Thursday, June 13, 2013

NSA Mathematics

 The recent Edward Snowden revelations have brought the NSA into the limelight more than usual (and probably more than they'd like). According to many, NSA is the largest employer of mathematicians in the world. For a little comic relief recall this scene from the movie "Good Will Hunting," with Matt Damon as a young math prodigy:

Here is NSA's own brief "career path" page for mathematicians:

And here a decade+ old account by someone of what it's like to be interviewed by the NSA for a mathematics position:

Also, Cathy O'Neil's ("MathBabe") "uber creepy" review of being briefly courted by the NSA at one point:

The timing of the Snowden leaks was a bit of synchronicity for me, as I am currently reading "The NY Times Book of Mathematics" (an anthology, that I highly recommend, to lay readers especially) and had just reached chapter 5, which focuses on cryptography, where almost every reading includes mention of the NSA... interestingly, there was a time when a lot of friction existed between NSA and academic mathematicians who were being forced to work under various constraints by the governmental agency).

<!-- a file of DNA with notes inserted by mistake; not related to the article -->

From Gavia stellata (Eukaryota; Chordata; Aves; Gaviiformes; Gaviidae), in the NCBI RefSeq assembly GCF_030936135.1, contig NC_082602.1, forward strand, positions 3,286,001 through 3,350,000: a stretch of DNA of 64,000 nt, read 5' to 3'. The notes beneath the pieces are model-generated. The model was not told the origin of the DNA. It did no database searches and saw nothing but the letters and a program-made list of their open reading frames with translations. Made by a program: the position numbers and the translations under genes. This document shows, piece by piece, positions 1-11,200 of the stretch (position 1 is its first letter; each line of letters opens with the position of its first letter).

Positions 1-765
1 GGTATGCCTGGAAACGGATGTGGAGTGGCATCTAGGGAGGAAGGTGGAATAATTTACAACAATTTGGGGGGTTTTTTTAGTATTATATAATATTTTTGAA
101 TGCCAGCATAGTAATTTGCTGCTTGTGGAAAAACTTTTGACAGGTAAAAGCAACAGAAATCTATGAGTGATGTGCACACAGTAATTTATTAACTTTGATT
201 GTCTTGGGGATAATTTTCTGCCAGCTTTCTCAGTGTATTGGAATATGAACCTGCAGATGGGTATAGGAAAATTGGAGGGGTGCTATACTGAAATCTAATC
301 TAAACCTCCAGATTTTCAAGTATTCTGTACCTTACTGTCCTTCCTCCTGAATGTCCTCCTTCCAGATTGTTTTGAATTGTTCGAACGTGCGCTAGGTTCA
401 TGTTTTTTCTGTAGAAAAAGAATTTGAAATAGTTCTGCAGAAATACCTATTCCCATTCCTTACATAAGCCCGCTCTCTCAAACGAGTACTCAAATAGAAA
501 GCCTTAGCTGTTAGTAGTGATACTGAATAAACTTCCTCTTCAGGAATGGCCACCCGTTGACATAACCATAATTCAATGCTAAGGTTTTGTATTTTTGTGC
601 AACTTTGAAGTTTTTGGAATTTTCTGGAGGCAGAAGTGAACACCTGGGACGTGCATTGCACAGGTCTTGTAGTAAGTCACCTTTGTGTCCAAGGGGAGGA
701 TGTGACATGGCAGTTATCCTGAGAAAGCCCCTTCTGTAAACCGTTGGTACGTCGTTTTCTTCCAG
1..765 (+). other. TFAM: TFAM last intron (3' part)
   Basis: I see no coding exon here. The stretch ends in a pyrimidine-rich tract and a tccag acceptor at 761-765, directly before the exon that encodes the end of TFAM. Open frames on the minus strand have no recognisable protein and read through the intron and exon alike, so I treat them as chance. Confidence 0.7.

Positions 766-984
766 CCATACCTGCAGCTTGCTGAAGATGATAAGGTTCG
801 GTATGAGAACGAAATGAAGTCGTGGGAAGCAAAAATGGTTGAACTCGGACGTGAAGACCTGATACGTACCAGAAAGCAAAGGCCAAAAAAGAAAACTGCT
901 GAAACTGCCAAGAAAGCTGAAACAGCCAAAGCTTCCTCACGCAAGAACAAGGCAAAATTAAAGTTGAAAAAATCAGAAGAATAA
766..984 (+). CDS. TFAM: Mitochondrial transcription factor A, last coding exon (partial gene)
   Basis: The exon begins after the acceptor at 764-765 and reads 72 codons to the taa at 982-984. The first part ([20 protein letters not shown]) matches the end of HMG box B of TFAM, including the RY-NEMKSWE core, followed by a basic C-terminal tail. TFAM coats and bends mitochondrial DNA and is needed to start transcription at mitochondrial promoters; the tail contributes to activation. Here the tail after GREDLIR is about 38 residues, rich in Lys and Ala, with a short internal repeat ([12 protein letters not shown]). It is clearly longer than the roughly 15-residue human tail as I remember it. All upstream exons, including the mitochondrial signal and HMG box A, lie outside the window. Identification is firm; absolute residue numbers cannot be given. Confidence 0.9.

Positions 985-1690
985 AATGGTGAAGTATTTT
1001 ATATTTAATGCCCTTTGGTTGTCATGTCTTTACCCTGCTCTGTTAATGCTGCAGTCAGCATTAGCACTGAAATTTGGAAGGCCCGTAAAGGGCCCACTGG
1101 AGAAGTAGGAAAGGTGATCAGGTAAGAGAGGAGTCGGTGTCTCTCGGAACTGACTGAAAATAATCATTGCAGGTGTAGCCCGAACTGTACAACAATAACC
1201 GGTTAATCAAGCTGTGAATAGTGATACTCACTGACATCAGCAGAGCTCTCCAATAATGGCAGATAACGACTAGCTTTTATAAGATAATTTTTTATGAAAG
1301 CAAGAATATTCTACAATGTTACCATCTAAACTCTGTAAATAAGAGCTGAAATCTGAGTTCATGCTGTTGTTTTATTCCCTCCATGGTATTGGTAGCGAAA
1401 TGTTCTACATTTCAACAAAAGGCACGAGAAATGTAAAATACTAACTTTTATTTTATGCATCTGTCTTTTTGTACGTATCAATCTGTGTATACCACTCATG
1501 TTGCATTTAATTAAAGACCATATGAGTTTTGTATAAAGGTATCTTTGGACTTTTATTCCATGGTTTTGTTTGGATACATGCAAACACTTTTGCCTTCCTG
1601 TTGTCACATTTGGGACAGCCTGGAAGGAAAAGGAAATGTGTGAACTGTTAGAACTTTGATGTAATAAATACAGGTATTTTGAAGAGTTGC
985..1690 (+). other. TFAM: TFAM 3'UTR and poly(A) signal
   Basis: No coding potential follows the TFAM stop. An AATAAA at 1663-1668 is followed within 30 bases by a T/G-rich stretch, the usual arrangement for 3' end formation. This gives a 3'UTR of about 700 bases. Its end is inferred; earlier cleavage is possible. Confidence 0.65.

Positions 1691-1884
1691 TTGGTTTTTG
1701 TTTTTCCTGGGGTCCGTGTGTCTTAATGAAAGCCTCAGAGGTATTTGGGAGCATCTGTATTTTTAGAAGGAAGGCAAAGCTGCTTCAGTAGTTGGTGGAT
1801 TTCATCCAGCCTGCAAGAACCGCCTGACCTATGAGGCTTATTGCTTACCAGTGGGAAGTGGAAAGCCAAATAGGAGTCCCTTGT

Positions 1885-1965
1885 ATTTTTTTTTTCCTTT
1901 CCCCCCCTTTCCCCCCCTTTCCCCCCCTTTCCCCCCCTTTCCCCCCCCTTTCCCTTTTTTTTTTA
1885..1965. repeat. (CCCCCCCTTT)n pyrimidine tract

Anyway, for more info on the agency, there is of course a Wikipedia page for NSA here:

(BTW, if PRISM interests you, you may want to be sure you're familiar with ECHELON and Carnivore as well.)

Regular readers here know that I'm a huge fan of Keith Devlin, and for more than his mathematical writings. Coincidentally, he briefly worked for the NSA at one time, and on Twitter, has expressed major concerns since the NSA disclosures -- indeed, of over 200 math/science persons I follow on Twitter I've not seen anyone more vocal than Keith in his upset with the Government (and support for Snowden) in this matter.
He wrote a recent piece for HuffPost below on the subject, though it just scratches the surface:

He exhorts a kind of statistical (or "sense of risk") argument before ending thusly:
"Are we really, as a nation, going to give up personal freedoms that are the envy of the world -- a beacon to humanity -- because of a collective numerical stupidity which could be eradicated in a single generation by a small change in K-12 education?" 
The unnerving part is, that I suspect at least 50% of the citizenry will answer "yes" to that....
Fear is a powerful stimulus (and political tool)… and we, or at least our leaders, have been living in fear since 9/11/2001.
(Little wonder that sales of George Orwell's 60+ year-old novel "1984" have skyrocketed since the Snowden story broke.)

No comments: